By Shine-Ning Ni
Of the five senses, we tend to rely on sight the most. So it's no wonder that rumors persist over whether eating carrots will help you see better or if wearing glasses will actually make your vision worse. Curious about what really will or won't affect your sight? Here, we separate vision fact from fiction.
True: Wearing contact lenses for too long can cause protein to build up on the surface of the eyeball, which can block oxygen circulation to the eye. Common problems that can result from leaving contacts in for too long include corneal ulcers, bacterial or fungal infections, and irritation caused by oxygen deprivation. These can all lead to complications that can cause blindness. How to avoid these peeper problems? "Always change your contacts as indicated on the box," advises Michael Kutryb, MD, an ophthalmologist in private practice in Florida and a contributing expert in MedHelp's eye care forum. "Some contacts are for a single-day use, while others can last up to two weeks." Also, swimming with contacts is not a good idea because bacteria and microorganisms living in ponds, rivers and even some pools can get into the eye and lead to infections.
False: Glasses don't weaken your vision over time. The eyes naturally change throughout one's lifespan, and glasses have no effect on that process. "The eyes reach visual maturity at around six to seven years of age," says John C. Hagan III, MD, FACS, an ophthalmologist in Kansas City, Missouri, and a contributing expert in MedHelp's eye care forum. "Psychological dependence is another thing. If people get used to wearing glasses, oftentimes they feel like they can't function without them. This can lead to the idea that depending on glasses or other visual aids will only degrade their eyes, which is completely false."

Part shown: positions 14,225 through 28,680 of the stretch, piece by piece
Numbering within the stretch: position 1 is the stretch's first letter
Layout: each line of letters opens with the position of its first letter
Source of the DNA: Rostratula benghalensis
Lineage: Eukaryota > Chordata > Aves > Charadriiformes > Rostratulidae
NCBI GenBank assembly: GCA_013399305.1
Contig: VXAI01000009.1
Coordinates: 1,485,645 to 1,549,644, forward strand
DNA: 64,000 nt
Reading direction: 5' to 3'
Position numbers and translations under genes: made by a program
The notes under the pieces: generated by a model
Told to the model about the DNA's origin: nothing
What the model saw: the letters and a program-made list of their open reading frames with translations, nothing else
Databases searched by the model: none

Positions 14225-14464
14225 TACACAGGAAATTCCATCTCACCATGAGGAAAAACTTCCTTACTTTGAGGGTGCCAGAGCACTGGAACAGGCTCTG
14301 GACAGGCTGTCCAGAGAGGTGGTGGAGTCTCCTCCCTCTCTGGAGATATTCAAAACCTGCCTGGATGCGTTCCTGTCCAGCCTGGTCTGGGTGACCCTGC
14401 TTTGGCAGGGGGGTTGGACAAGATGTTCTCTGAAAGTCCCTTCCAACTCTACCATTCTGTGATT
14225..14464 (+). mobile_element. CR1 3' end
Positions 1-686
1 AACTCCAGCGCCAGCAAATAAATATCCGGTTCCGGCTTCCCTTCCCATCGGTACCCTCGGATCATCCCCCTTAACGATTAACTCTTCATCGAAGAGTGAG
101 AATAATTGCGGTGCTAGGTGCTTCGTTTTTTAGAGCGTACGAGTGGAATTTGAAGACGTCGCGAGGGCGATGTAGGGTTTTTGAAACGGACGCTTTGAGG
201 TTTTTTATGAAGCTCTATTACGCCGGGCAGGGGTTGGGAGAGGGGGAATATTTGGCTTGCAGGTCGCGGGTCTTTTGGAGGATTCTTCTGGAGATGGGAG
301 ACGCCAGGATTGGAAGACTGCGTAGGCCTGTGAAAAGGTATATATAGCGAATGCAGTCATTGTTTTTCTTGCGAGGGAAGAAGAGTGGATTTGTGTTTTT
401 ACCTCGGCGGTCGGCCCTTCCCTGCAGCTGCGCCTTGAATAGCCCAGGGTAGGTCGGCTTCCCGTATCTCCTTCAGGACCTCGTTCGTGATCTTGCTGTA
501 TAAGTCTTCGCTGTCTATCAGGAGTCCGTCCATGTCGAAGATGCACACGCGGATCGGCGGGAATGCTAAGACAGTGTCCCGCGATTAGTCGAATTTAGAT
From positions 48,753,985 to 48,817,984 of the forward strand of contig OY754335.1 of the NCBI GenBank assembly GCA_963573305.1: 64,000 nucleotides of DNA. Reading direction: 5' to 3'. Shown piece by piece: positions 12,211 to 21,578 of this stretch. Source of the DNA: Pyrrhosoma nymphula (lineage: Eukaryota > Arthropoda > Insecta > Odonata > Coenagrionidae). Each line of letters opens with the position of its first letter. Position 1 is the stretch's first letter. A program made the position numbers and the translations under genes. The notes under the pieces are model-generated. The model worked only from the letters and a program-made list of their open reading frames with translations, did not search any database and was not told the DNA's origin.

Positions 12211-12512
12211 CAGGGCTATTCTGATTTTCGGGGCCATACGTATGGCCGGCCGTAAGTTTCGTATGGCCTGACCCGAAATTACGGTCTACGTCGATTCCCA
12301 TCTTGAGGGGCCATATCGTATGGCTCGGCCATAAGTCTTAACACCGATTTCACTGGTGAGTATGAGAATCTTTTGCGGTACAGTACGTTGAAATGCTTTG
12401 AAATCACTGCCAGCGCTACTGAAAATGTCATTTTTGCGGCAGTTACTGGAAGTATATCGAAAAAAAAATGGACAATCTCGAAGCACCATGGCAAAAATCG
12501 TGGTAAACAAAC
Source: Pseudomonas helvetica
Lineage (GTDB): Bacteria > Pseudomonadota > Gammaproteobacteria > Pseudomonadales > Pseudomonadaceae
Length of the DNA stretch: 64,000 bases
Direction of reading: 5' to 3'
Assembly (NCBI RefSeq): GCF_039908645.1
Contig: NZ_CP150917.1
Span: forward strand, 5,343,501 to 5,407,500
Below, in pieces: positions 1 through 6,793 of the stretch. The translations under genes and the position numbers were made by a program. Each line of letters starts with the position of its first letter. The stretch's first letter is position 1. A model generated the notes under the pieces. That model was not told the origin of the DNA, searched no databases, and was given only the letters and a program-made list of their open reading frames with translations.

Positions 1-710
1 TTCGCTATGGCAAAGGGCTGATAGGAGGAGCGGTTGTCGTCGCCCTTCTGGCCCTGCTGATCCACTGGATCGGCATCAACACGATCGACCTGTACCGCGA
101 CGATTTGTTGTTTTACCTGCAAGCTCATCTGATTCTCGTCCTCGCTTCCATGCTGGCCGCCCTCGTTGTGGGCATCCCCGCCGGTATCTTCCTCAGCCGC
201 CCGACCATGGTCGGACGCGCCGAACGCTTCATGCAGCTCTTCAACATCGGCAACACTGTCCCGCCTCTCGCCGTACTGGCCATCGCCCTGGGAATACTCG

False: We've all heard this one. "If this were true, we'd all be blind by now," says Dr. Hagan. "The only thing happening here is that our eyes get strained and tired." Viewing a television or computer monitor reduces the amount of times a person blinks, leaving the eyes dry and more prone to irritation and fatigue. "The number one thing that aggravates eyes are having dry eyes," says Dr. Kutryb. Of the two, computers are the worse offenders. "Staring at and focusing on a computer monitor is actually far more taxing on the eyes than watching TV," says Dr. Kutryb.
True: But only if the sunglasses have the proper protection. "People don't realize how damaging UV radiation can be," says Dr. Kutryb. Overexposure to UV rays damages the lens of the eye and may play a role in developing cataracts. Too much UV exposure can also damage the eye's retina, the light-sensitive lining at the back of the eye. UV rays can also reflect off surfaces to cause damage to the cornea. For instance, if you spend too much time in the snow on a sunny day without eye protection, you may experience snowblindness, where your cornea gets burned, leaving you in pain or even temporarily blind. Getting the right pair of sunglasses is crucial protection. "They should be polarized and protect against both UV-A and UV-B rays," explains Dr. Kutryb. Wearing shades that are merely tinted harm you more than they help you. The tint causes pupils to get larger, allowing more unfiltered UV rays to get into the eyes.
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